Guess which of these forecasts is for my area?

A)A light dusting of snow


B)Three to six inches of snow

The answer is: Both!

That's right. According to the alert issued for my area this morning, three to six inches of now is expected from Thursday through Saturday. However, if you read the full text of the alert, my area is only expected to receive a "light dusting" of less than an inch. So either we're going to get snowed in, or we'll get bupkus. Such incisive and accurate predictions are no doubt why meteorologists get paid the big bucks.

I finished Mariel of Redwall the other day. It was all right, but there's a disappointing sameness to the plot, and for all the story was called Mariel of Redwall, it spent precious little time with her after her introduction. In fact, most of its time was spent with Mother Mellus, Simeon, Dandin, Durry, Gabool, and Greypatch. Mariel merely served served as a narrative mechanism to set the story in motion, and then she was quietly sidelined.

Someone in the reviews said that they were uncomfortable with the glorification of "redemptive violence" in the series. I can only presume they meant "retributive violence" because there was no blood redemption on view. No baddie repented of their wrongs and went down in a blaze of glory defending the helpless. They stayed awful and made no apologies for it and died deserved deaths for their gleeful cruelty. I have no problem with this. In fact, I found it immensely satisfying and would like to see more of it in fiction.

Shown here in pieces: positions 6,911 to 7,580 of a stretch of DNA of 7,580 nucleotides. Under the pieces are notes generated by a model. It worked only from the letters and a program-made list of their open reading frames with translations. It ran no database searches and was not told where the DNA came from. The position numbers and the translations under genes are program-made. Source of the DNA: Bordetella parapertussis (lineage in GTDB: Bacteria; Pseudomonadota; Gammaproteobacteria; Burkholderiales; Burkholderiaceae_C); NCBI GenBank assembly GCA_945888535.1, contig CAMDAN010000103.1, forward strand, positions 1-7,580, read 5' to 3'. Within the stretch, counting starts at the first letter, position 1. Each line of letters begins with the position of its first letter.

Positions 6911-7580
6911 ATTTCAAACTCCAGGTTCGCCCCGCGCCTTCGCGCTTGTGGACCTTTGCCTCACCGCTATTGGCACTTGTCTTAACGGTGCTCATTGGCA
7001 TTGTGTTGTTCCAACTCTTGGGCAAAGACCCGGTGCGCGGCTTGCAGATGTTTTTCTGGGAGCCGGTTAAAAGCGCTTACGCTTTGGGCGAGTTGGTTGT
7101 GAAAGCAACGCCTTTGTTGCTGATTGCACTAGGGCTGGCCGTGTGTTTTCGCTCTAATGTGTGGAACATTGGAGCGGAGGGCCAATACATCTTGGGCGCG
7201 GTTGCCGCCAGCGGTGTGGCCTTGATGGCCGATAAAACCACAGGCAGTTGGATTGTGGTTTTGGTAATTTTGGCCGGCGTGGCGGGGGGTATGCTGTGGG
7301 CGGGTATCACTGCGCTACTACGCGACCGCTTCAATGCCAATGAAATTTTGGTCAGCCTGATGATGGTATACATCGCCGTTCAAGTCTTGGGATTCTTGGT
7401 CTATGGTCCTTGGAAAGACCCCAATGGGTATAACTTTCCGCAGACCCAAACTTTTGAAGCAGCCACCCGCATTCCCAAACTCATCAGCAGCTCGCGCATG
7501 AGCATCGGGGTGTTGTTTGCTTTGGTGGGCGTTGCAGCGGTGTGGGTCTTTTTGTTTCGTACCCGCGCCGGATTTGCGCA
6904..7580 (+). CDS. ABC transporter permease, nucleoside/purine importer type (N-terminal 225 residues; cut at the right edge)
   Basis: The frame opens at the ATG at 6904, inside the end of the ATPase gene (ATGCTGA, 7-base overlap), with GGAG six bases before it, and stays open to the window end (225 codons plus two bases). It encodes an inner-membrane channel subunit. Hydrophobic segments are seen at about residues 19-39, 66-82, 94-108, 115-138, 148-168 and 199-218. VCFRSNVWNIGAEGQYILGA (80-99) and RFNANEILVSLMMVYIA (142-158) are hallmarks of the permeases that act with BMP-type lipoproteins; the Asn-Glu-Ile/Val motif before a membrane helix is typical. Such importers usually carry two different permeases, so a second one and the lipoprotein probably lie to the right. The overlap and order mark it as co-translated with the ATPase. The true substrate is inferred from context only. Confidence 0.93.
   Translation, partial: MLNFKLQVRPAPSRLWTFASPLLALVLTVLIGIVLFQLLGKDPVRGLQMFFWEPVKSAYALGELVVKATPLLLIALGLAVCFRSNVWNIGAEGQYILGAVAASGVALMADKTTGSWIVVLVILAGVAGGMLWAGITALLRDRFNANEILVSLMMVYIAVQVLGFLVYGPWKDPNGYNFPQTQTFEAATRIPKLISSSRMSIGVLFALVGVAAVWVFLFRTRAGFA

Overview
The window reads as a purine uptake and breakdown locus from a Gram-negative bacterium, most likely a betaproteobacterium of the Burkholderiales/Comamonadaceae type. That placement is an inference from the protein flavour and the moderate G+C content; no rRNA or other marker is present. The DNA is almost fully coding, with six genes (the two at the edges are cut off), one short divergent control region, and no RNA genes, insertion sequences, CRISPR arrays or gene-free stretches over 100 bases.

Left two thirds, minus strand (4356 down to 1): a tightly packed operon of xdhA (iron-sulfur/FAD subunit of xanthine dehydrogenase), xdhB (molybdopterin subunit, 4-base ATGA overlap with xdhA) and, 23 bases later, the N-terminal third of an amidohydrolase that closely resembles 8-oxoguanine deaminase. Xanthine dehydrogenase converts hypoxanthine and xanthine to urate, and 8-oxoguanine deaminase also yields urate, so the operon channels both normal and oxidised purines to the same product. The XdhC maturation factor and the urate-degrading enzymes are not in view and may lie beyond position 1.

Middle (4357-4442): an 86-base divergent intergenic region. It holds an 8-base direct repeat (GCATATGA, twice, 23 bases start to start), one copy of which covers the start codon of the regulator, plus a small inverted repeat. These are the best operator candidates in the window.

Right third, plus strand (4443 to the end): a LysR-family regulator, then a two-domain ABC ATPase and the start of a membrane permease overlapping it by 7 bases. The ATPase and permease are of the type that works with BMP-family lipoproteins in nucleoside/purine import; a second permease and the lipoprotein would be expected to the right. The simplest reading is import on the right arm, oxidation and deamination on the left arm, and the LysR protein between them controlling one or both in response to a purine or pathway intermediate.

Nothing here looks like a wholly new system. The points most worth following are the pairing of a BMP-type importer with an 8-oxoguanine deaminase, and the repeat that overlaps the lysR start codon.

Retributive violence is decried by those who say it sends a bad message to impressionable readers, but I disagree. Retributive violence in fiction is healthy and often the only justice the downtrodden characters are going to get. There's no Redwall justice system, no apparatus of state, no army, no police, no courts. They have to defend themselves and depend on the fundamental decency of others to help them. Gabool the Wild and his evil hordes weren't going to be dissuaded from their course by a wait-and-see approach. If the abbey denizens had thrown open their doors and invited Graypatch's besieging army inside for hugs and cocoa, they would've found themselves with swords buried in their bellies and yokes around their necks. Forbearance and willingness to negotiate are wonderful, but they aren't always applicable, and the wistful belief that they are is as dangerous and stupid a lesson as that of mindless, wanton violence. That belief is one of the myriad reasons the world finds itself in its present circumstances.

"They go low, we go high" is a laudable sentiment, but it is not, alas, a sure formula for victory. Sometimes an asshole just needs a kick in the face.


laguera25: Dug from UP! (Default)

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